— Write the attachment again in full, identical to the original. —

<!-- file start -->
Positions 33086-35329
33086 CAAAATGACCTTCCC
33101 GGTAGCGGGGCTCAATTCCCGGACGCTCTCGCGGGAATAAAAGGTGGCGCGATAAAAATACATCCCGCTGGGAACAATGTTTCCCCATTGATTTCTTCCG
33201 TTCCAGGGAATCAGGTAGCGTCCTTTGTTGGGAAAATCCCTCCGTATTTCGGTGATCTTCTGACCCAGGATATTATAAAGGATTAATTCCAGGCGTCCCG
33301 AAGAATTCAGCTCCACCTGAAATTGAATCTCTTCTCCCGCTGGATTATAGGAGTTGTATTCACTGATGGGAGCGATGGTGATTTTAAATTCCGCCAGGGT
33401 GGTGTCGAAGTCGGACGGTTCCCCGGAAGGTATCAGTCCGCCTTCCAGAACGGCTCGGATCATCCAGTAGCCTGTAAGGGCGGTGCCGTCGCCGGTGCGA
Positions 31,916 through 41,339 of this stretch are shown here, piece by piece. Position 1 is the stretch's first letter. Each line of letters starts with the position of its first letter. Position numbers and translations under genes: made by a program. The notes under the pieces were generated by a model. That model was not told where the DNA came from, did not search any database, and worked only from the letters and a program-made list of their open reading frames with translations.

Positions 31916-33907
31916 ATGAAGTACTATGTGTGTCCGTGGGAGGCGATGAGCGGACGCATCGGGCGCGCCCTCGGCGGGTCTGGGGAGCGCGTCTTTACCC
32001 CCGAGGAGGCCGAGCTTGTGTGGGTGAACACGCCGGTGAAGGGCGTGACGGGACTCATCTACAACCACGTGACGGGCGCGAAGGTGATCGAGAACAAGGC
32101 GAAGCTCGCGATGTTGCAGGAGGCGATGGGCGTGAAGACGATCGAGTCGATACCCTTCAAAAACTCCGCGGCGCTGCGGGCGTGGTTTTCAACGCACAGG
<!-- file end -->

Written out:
Positions 33086-35329
33086 CAAAATGACCTTCCC
33101 GGTAGCGGGGCTCAATTCCCGGACGCTCTCGCGGGAATAAAAGGTGGCGCGATAAAAATACATCCCGCTGGGAACAATGTTTCCCCATTGATTTCTTCCG
33201 TTCCAGGGAATCAGGTAGCGTCCTTTGTTGGGAAAATCCCTCCGTATTTCGGTGATCTTCTGACCCAGGATATTATAAAGGATTAATTCCAGGCGTCCCG
33301 AAGAATTCAGCTCCACCTGAAATTGAATCTCTTCTCCCGCTGGATTATAGGAGTTGTATTCACTGATGGGAGCGATGGTGATTTTAAATTCCGCCAGGGT
33401 GGTGTCGAAGTCGGACGGTTCCCCGGAAGGTATCAGTCCGCCTTCCAGAACGGCTCGGATCATCCAGTAGCCTGTAAGGGCGGTGCCGTCGCCGGTGCGA
Positions 31,916 through 41,339 of this stretch are shown here, piece by piece. Position 1 is the stretch's first letter. Each line of letters starts with the position of its first letter. Position numbers and translations under genes: made by a program. The notes under the pieces were generated by a model. That model was not told where the DNA came from, did not search any database, and worked only from the letters and a program-made list of their open reading frames with translations.

Positions 31916-33907
31916 ATGAAGTACTATGTGTGTCCGTGGGAGGCGATGAGCGGACGCATCGGGCGCGCCCTCGGCGGGTCTGGGGAGCGCGTCTTTACCC
32001 CCGAGGAGGCCGAGCTTGTGTGGGTGAACACGCCGGTGAAGGGCGTGACGGGACTCATCTACAACCACGTGACGGGCGCGAAGGTGATCGAGAACAAGGC
32101 GAAGCTCGCGATGTTGCAGGAGGCGATGGGCGTGAAGACGATCGAGTCGATACCCTTCAAAAACTCCGCGGCGCTGCGGGCGTGGTTTTCAACGCACAGG